There were no easy moments in my grief. There were, however, easier moments. Those were most often the middle of the day, when thoughts about my brother could be buried by distractions: work, errands, exercise, television, books, chores. Evenings were a shaky sigh of relief, a weight dropped the moment before muscles quit. Mornings were harder: the fact of his death the first thought in my conscious mind; the realization that I'd have to do it all over again, figure out how to live another day without him.

But nights were the worst. All my day distractions stripped, the thoughts I'd been fleeing reared up in retribution. I'd lay down, close my eyes, and wonder about his last conscious moments. I'd press my hands to my throat, to see if I could feel what he felt. I'd catalogue all the ways I had failed him. I'd strain my ears in the quiet, sure I could hear death coming next for me.

Eventually, thankfully, the sleeping pills would kick in and wash my mind to a blank.

I can't remember when this changed. The first night that something else--an argument with my husband, work nerves, or even excitement--kept me awake. The first morning that, instead of Matt, I thought of breakfast or how much I had to pee. There wasn't a day when the grief magically disappeared.

There was, however, the day when I realized the grief was gone--and had been so for some time. I was sitting on a beach in the sun in northern California, alone, watching the Pacific crash against the earth. I was thinking about how my brother had never seen the Pacific. The thought didn't stab me, it was just there. Just a thought. I asked him to come and sit with me, to watch the waves and feel the sand and the sun and the expansiveness of sky, air, wind.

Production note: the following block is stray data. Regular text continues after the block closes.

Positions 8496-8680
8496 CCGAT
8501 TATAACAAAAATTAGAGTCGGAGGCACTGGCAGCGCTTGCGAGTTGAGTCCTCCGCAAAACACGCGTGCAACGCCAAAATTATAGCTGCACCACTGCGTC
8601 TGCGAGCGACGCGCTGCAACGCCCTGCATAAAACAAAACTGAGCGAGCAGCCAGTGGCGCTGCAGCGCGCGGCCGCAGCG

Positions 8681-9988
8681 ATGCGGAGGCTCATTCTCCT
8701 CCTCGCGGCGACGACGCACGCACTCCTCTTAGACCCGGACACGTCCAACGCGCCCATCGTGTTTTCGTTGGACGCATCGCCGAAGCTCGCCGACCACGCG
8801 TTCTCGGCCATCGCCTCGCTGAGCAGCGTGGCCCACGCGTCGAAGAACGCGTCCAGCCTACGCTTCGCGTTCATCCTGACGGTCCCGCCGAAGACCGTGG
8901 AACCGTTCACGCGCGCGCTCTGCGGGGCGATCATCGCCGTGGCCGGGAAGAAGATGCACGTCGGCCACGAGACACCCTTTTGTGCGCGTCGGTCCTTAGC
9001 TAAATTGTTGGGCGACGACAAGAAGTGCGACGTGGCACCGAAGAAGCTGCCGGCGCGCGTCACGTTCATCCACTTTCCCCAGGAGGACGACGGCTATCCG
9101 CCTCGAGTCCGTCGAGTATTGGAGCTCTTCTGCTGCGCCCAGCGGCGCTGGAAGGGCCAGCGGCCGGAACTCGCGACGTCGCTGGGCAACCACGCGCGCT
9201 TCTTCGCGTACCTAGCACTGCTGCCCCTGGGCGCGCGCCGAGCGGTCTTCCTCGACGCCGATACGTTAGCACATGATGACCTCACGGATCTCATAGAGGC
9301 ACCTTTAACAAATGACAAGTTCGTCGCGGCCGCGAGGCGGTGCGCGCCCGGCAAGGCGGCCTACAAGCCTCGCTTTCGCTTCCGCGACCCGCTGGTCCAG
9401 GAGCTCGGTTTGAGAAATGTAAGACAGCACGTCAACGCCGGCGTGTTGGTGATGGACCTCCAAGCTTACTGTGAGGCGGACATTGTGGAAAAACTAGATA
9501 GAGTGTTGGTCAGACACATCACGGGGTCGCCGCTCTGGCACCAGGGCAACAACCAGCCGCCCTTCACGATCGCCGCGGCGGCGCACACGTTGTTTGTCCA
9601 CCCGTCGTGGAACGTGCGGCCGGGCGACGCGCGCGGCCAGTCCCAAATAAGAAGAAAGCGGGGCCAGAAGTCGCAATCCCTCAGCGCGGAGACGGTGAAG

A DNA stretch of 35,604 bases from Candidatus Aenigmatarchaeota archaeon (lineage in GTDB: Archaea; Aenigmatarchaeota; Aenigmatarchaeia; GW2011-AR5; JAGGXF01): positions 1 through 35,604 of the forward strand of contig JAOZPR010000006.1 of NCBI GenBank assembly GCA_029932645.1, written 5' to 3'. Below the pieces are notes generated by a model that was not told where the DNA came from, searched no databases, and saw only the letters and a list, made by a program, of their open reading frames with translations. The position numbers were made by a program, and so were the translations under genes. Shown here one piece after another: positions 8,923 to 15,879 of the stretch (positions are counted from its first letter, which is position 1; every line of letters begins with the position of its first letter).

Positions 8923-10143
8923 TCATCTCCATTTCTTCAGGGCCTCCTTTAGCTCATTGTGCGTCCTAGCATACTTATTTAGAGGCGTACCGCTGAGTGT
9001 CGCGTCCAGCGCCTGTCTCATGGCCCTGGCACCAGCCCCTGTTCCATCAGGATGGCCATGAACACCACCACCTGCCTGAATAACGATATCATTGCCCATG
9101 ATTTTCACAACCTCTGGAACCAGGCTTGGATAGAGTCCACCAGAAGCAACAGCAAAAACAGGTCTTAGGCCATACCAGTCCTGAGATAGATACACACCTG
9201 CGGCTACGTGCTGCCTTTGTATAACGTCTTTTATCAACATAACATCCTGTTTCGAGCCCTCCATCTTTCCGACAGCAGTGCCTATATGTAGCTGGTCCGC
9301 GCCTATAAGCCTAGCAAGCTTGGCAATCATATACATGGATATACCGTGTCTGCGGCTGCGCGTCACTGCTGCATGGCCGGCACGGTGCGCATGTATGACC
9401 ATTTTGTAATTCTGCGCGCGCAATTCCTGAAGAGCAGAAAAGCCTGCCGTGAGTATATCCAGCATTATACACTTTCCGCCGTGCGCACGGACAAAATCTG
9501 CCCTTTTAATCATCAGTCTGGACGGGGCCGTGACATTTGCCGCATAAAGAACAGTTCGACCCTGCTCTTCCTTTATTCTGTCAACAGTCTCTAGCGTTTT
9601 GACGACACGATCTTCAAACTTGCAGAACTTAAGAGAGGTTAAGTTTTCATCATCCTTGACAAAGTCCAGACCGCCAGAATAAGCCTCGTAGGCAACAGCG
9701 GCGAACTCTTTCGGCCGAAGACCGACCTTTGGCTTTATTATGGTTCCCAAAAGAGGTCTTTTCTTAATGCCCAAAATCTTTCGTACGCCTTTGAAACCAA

On the drive back to the apartment where I was staying, I rolled down the windows of the car and let everything in. I felt so alive, so free, that my heart swelled enough to stretch its seams. It was a different kind of ache, but I knew that somehow it came from the same place.

what to say {9/26/12}

Kelley Clink

Yet another friend of mine has lost someone to suicide.

First off, let me say for the record that I hate this. In addition to that: I am genuinely surprised when it happens, as if the fact that I don't want anyone to ever have to go through that kind of grief is enough to have eradicated suicide from the planet. Clearly it isn't. The latest statistics (from 2009) show that the suicide rate is at an all time high.

This breaks my heart. Every time someone I know becomes a survivor of suicide, I want to scream NO! and push them back over to the other side of the line. You know that line--the one that cuts across your life like a canyon, dividing it into Before and After. But I can't. The most I can do is apologize, offer an ear and a shoulder, and wander around in a state of shock for a few days.

I still have a hard time believing how bad I am when it comes to dealing with loss. I want to be that person who knows exactly what to say to make someone feel supported and comforted. I want to be that person who knows that they are supposed to drop off a casserole or clean a bathroom, send a card once a month or take someone out to the movies. Instead I open and close my mouth a lot, like a fish, and say things like "I wish I knew what to say."

Here's the thing: when I hear that a person I care about has lost someone to suicide, I try to remember what it was like in those first days. I try to think specifically about the things people said or did that were helpful. And that's how I end up with a fish face. I don't remember anything anyone said or did. I was so blown apart, so broke down, that nothing touched me. I remember wishing many months later that there had been more cards, more care, more people asking me how I was doing (how I was really doing).

But the truth is, there are no magic words. The closest I can find, the ones I say the most and the ones I really want to believe, are: "you are not alone." And then there are the ones I save for later, which I know unequivocally to be true: "it gets better. So so so much better."